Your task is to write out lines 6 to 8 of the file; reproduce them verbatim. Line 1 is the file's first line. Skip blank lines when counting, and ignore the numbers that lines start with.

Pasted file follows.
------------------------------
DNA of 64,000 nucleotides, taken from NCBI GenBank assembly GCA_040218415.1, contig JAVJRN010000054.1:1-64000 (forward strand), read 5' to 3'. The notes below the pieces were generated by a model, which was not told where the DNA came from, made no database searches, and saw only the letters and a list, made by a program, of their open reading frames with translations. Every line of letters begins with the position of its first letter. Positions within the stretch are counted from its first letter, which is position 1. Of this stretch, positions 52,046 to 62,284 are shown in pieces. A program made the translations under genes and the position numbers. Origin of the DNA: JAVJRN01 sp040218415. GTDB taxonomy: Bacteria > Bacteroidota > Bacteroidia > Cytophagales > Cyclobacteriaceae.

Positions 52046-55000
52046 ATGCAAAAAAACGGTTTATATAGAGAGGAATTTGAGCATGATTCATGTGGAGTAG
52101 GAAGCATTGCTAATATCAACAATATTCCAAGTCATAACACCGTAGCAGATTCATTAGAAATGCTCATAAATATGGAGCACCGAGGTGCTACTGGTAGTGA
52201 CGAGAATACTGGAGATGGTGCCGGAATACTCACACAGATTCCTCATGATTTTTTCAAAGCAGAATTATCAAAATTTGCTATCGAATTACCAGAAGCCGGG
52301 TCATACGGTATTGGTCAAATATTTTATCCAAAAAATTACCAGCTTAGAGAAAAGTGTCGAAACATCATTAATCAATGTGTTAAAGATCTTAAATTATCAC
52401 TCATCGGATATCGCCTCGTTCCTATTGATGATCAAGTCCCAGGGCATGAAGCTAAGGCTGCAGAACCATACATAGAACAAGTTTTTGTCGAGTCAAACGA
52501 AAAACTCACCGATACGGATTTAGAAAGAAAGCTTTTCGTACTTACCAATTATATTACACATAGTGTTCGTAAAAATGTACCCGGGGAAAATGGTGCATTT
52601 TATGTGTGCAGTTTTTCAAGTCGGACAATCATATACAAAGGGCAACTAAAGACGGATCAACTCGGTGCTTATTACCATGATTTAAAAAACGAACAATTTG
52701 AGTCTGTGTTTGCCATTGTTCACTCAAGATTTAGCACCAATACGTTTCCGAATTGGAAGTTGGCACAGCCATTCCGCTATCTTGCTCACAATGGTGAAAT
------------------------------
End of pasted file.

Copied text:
52301 TCATACGGTATTGGTCAAATATTTTATCCAAAAAATTACCAGCTTAGAGAAAAGTGTCGAAACATCATTAATCAATGTGTTAAAGATCTTAAATTATCAC
52401 TCATCGGATATCGCCTCGTTCCTATTGATGATCAAGTCCCAGGGCATGAAGCTAAGGCTGCAGAACCATACATAGAACAAGTTTTTGTCGAGTCAAACGA
52501 AAAACTCACCGATACGGATTTAGAAAGAAAGCTTTTCGTACTTACCAATTATATTACACATAGTGTTCGTAAAAATGTACCCGGGGAAAATGGTGCATTT